Premise: One of the top lawyers in the country is also a professor who recruits her law students to help her win cases.
About: The new show coming this fall from TV mogul Shonda Rhimes. After going to film school, Rhimes was able to put together a short film in 1998 that starred Jada Pinkett-Smith. She would later sell a spec to New Line, write the Britney Spears film, Crossroads, write the sequel to The Princess Diaries, then a year later, change her life with Grey’s Anatomy. Rhimes is teaming up with longtime collaborator Pete Nowalk, who’s worked with her on Grey’s and Scandal. He wrote the pilot and created the show.
Writer: Pete Nowalk
Details: 63 pages – 12/3/13
When you want to write a hip new unorthodox show about cancer or the apocalypse, go to HBO or AMC. When you want to write a show that everybody in America watches, you go to Shonda Rhimes. This girl has the pulse of America on her fingertips. Whatever the magic TV touch is, she’s got it. And her latest, How to Get Away With Murder, is the most buzzed about network show coming this year.
To be honest, I have no interest in network shows. There’s a reason they’ve been shut out of the Emmys. While everyone else is taking chances, they’re playing it as safe as the medium will allow it. Ongoing storylines are sacrificed in favor of a simplistic procedural style that allows easy entry to latecomers. This results in a nice quick fix after a long day of work, but few rewards for longtime viewers, the ones who keep the show on the map.
But I’ll tell you this. These shows pay their writers well. And since not everyone can spearhead the next Breaking Bad, you writers looking to make a career at this shouldn’t mark these network shows off your list. Especially if you get a shot at working with one of the best network prime-timers in the business, Shonda Rhimes.
How To Get Away With Murder starts the way you’d hope a show with that title would start. Preppy Michaela, sexy Patrick, Boyish Wes, and bookish Laurel, all grad students at Middleton University, each have blood on their hands. No, LITERALLY. They actually have blood on their hands. The four have just murdered someone. But the snippets of dialogue they exchange aren’t telling us the whole story. All we can see is that they’re scared and they don’t agree on what to do next.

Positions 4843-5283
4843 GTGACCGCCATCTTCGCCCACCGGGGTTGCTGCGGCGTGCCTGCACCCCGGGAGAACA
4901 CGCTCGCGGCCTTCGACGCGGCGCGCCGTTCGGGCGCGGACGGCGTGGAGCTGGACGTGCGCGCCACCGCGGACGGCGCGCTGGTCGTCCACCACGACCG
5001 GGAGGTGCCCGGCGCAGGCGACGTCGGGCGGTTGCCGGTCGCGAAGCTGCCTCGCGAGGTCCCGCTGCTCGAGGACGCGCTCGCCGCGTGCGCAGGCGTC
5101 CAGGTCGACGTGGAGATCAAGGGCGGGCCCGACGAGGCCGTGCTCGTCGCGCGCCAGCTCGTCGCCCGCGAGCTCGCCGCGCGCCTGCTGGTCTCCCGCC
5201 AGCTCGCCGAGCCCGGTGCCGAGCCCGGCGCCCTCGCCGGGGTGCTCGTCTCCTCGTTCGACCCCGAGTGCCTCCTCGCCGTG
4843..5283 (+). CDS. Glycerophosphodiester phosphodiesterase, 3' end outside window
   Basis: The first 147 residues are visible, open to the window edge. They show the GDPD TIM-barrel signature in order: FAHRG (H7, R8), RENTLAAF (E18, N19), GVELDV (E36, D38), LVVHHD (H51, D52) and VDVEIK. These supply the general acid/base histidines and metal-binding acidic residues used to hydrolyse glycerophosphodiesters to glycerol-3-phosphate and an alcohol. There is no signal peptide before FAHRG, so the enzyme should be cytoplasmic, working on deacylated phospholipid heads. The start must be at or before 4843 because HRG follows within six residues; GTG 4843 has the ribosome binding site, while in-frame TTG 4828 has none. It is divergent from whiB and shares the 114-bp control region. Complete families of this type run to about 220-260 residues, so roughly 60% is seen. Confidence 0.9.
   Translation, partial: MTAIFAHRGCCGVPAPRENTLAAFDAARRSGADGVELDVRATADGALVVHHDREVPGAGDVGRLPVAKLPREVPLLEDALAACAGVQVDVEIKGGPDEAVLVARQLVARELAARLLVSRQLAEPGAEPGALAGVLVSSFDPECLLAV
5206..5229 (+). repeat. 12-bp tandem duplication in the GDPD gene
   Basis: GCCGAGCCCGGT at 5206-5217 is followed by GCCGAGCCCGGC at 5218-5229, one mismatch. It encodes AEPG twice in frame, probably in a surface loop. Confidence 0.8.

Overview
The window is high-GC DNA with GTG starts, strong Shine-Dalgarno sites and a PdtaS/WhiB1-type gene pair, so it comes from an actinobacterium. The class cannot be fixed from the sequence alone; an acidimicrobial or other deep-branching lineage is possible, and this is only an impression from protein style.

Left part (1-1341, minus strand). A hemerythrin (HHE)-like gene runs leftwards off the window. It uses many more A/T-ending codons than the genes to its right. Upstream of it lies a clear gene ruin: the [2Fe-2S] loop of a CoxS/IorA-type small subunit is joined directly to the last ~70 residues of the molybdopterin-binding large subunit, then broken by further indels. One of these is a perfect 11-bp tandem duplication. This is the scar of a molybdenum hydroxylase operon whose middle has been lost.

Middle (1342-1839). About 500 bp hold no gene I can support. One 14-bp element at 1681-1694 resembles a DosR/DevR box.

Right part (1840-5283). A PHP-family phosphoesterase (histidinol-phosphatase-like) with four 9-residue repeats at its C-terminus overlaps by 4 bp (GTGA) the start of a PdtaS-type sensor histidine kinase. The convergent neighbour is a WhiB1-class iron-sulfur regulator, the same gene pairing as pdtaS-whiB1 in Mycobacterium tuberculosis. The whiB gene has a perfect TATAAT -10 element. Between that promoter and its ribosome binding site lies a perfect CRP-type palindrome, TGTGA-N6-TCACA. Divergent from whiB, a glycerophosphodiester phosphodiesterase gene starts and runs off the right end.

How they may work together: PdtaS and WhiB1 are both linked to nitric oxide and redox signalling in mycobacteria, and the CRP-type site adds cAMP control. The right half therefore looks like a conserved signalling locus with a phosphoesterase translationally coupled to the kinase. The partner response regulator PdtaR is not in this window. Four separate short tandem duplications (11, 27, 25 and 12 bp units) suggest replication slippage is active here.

Flashback to 4 months ago, when the four enter one of the most prestigious legal classes in the country, Criminal 101, or how their sociopath but highly successful law professor, Annalise DeWitt puts it: “How to Get Away With Murder.”
Annalise, like a lot of Rhimes’s characters, has many dimensions. She’s strong. She’s smart. She’s demanding. She’s calm. She’s cunning. She’s evil. And she has secrets. Oh, does she have secrets. Annalise tells the class that they’re going to be helping her in her latest case, where a woman, Gina, is accused of trying to murder her boss by exchanging his medication with one she knew he was allergic to.
Annalise makes a little game of it. Whoever does the most to help win the case gets her coveted “immunity idol trophy,” (which, of course, later becomes the murder weapon for our students). The trophy allows you to get out of exams and assignments. And it’s implied that whoever gets it first will be the one Annalise mentors this semester.
Each student has their own ideas on how to defend Gina, but Wes is the one we center on most. Wes catches Annalise in bed with someone, gasp, other than her husband, so she places him on Team Annalise to… what? Keep him quiet? Or because he’s actually good? As is usually the case with Annalise, we don’t know.
Over the course of the trial, Wes will learn that Annalise refuses to lose. It doesn’t matter if she has to take down the people she’s closest to. She will ruin lives and threaten others. All in the name of being the best lawyer in the country. The question is, does Wes want to be a part of that, a team that sacrifices their morals to be the best. Or does he want to live that quiet easy legal life without any headaches, the exact life Annalise despises so much? We’ll have to watch to find out.
Man, let me say this. This Nowalk guy knows how to freaking pack a story. There was a TON of stuff going on in How to Get Away With Murder. But not in that bad clumsy way you see in so many amateur scripts. Every piece of information is cleverly set up to be paid off later. Oh, that man Wes accidentally caught Annalise banging? That wasn’t just for shock value. That comes back in the trial.
That’s the thing with “Murder.” Everything is a setup. Which means almost every scene in the second half has a payoff. I really don’t know where to start here because there’s so much good. I mean yeah, it’s cheesy entertainment. There’s nothing that heavy here. Even death is protected by that ABC “everything’s going to be okay” sheen. But it’s all so damn entertaining.